Review of RealAudio Player
Are you looking for ways in which to blow even more time and money on the World Wide Web? Do you want to show off your multimedia system by playing something other than games or music CDs through those speakers? If so, RealAudio is just the thing you need.
Progressive Networks' RealAudio Player is a free application that plays real-time sound over the Internet.
"Big deal! I've been downloading sound files from the Net and playing them...." Whoa. Back up and read that last sentence again, carefully. Real-time sound.
With RealAudio, you just click on any ".ra" file while you're online on the WWW, and presto, the file plays through your speakers. You can fast-forward and rewind. If you don't like a clip, just hit the stop button, and try another one. You can hop from site to site, and listen to news, documentaries, chat shows, whatever, all while you're online.
How's the sound quality? The claim is: AM quality speech. Well, the first time I tried it with my 14.4 modem, I was not impressed. I tried the Canadian Broadcasting Corporation's (CBC) site to listen to the Canadian national news, which is updated daily. A small "Loss Warning" window popped up telling me I was losing 20-30% of the packets, and my wife said "it sounds like Darth Vader underwater."
On to another site. NPR came through great. ABC radio was also good. A Rolling Stones song was horrible. A local AM radio computer news and chat show from Victoria, Canada was excellent. Obviously the quality depends on your connection and the level of traffic on the server you access. Other tries of the CBC site have resulted in much better sound.
Why not just download sound files and play them offline? Wouldn't you save online time? Well, the little experimentation that I've done has shown that playing an ".ra" file online takes about the same length of time as downloading it. One disadvantage of course is that if you want to hear some file again, it's not on your local hard drive.
So what's out there on the Net to listen to? Piles of URLs! (URLs are those brightly colored words that you click on to reach sites on the WWW. "URL" means "Universal Resource Locator" - a hidden address under those flashy links.) I was surprised at the range of sites. Of course the big guns are NPR, ABC, and CBC, but there are hundreds of sites in dozens of countries that have ".ra" files available. Your best bet is to go to the RealAudio home page on the WWW, and check out their extensive listing of links.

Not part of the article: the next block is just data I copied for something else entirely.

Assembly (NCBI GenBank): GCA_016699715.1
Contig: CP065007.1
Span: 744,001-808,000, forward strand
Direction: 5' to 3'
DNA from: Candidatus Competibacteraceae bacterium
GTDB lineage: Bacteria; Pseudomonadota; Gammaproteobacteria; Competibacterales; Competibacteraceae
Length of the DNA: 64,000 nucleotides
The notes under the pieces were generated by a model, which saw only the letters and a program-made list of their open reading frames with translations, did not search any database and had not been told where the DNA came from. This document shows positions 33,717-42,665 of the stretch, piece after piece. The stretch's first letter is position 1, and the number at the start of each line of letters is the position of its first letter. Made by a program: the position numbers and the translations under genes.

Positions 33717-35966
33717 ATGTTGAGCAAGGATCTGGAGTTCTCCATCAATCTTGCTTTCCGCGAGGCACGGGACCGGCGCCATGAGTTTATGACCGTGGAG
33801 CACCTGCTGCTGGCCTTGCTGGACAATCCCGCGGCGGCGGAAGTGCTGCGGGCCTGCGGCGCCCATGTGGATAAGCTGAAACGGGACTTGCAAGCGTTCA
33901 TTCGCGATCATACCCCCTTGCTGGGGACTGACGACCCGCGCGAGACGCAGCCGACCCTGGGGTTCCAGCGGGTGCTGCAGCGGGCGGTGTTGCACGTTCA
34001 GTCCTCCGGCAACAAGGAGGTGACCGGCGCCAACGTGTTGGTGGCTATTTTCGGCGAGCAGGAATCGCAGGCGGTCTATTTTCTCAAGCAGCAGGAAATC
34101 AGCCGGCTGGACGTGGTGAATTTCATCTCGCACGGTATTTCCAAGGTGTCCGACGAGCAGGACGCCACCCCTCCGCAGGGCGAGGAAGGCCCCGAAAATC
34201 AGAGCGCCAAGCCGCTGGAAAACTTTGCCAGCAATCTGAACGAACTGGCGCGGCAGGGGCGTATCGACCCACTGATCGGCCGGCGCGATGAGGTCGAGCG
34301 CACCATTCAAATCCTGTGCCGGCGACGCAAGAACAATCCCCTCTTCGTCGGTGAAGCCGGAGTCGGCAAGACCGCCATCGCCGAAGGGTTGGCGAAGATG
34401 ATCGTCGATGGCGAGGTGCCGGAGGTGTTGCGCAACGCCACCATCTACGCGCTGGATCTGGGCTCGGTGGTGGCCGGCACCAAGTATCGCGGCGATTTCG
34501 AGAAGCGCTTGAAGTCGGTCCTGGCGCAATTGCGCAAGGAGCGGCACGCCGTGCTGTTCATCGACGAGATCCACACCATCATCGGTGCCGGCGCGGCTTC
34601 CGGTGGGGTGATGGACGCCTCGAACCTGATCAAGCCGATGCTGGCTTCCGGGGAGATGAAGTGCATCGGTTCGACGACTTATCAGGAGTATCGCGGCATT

What do you need to run RealAudio? You need a SLIP or PPP Net connection, and at least a 14.4 modem. Other hardware minimum requirements are as follows:
486/33 SX or better running Windows 3.1 or higher
RealAudio will NOT run with sound emulator programs that access the PC's internal speaker. You must have a real multimedia system.
How do you get started? Contact Progressive Networks with your WWW browser and follow the download instructions. The program is free, but you have to fill out and send a validation form with your WWW browser, and then you will receive a URL by email (within a minute or two) from which you download the program. Just copy the URL from your email program, and paste it into your WWW browser's "Open Location" dialog box. It's also a good idea to click on and "save-to-disk" the "RealAudio Player Release Notes," and the "RA Player FAQ" (Frequently Asked Questions) while you're on their home page, so that you can refer to them offline if you have any trouble. Just follow the instructions, and you'll be listening to real-time audio on the Net.
Authors note: this article is taken verbatum from the original text published in Algorithmica Japonica, so some of the references to links may "read" a bit strangely on the WWW.
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